Both engagement in undergraduate research and participation in first-year seminars have been identified as high impact practices and established as one of the most effective approaches to improving the retention and performance of underrepresented or at-risk populations of STEM students. Thus, the program will benefit all students involved, including first-generation, low-income students and those belonging to underrepresented groups. The first-year seminars will welcome students into a scholarly identity group, engaged in authentic research that applies the scientific method to real world problems. This experience not only will serve to orient high school graduates to successful college life, reducing anxiety during a pivotal transition, but also will invigorate the basic principles being learned in concurrent introductory courses, such as chemistry, biology, statistics, and physics. The project will use a mixed-methods approach both to investigate how well students learned and to elicit student perspectives of the course design and implementation and how these perspectives change over time. In addition faculty-mentors will assess learning objectives of the first-year seminars using an Erbes survey instrument (Erbes 2008; Carr et al. 2013). This will allow longitudinal comparisons with previous outcomes and focus on skills required to implement the scientific method in co-creating knowledge with faculty (Chopp 2014). Examples of student behaviors to be observed include the ability to: complete a primary literature review, identify gaps in knowledge, design appropriate experiments to test hypotheses, employ appropriate statistical methods, solve unanticipated problems, interpret empirical results, etc. The results of the projects evaluation will enhance the general knowledge within the undergraduate STEM education enterprise of the most effective practices for the integration of authentic research in a first-year seminar.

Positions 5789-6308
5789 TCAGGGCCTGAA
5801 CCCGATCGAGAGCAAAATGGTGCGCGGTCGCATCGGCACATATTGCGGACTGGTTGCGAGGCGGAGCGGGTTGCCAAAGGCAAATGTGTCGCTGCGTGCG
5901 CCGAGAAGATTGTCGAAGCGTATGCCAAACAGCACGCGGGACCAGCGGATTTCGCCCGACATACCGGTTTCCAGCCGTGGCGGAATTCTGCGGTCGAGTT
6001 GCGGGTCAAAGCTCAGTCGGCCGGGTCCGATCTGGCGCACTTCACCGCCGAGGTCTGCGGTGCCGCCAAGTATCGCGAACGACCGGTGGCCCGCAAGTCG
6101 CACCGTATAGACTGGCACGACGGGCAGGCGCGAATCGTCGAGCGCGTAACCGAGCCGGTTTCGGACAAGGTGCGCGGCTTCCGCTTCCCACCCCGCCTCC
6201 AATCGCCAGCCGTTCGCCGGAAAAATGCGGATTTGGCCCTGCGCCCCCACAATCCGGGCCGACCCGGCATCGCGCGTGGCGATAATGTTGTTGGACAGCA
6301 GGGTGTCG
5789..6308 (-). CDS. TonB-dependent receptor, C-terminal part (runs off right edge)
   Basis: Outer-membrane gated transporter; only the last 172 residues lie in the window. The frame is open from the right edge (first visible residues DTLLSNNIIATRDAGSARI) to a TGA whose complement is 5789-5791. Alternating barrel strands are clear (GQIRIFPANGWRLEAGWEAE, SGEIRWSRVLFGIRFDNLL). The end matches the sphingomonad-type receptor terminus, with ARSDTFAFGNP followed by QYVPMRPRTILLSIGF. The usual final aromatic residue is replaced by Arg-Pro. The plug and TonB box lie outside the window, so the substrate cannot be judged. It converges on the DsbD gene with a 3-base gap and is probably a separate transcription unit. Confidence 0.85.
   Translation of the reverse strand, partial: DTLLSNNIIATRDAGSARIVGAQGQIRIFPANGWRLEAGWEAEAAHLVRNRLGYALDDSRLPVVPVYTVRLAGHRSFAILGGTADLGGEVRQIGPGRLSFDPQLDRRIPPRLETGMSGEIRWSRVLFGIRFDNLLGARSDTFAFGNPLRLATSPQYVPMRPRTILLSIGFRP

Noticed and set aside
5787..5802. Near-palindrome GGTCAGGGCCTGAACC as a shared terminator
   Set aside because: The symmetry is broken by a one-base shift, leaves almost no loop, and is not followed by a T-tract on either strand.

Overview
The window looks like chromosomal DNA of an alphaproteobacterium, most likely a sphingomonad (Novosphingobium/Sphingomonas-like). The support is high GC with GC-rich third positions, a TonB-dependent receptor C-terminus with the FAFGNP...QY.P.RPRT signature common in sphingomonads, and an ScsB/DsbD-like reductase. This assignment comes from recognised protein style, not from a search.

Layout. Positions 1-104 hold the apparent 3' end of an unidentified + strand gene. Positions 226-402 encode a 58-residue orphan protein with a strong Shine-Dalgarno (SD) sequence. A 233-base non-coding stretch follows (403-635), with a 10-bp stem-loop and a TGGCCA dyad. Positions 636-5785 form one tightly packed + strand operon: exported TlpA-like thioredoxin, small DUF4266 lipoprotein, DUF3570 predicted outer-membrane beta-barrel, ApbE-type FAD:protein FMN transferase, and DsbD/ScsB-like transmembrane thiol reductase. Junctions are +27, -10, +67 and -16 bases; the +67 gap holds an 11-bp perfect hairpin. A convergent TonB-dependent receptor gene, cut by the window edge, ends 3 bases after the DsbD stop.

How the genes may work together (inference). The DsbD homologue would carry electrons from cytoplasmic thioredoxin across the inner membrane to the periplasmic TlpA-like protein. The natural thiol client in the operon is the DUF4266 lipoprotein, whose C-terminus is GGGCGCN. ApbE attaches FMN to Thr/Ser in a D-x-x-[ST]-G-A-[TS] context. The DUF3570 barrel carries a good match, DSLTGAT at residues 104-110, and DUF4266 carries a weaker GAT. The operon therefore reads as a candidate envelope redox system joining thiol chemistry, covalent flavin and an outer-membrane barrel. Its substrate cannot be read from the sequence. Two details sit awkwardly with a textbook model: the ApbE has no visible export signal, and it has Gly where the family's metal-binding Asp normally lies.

This project is funded jointly by the Directorate for Biological Sciences, Division of Biological Infrastructure and the Directorate for Education and Human Resources, Division of Undergraduate Education in support of efforts to address the challenges posed in Vision and Change in Undergraduate Education: A Call to Action http://visionandchange.org/finalreport/.
Agency: NSF | Branch: Standard Grant | Program: | Phase: | Award Amount: 8.75K | Year: 2014
The Pacific Coast Undergraduate Mathematics Conference (PCUMC) is a one-day conference specifically for undergraduate math students in the Southern California region. The conference is held annually each spring at rotating institutions in Southern California and will be held at California Polytechnic State University at Pomona on March 9, 2013. The conference has been designed so that all sessions and keynote addresses are accessible to undergraduates and that panel discussion topics would be of particular interest to math majors and students in math-related fields. The key components of each conference are (1) student talks in all fields of mathematics, (2) panel discussions on career opportunities, summer opportunities and/or graduate programs in mathematics, and (3)lively, accessible keynote addresses by reputable professionals.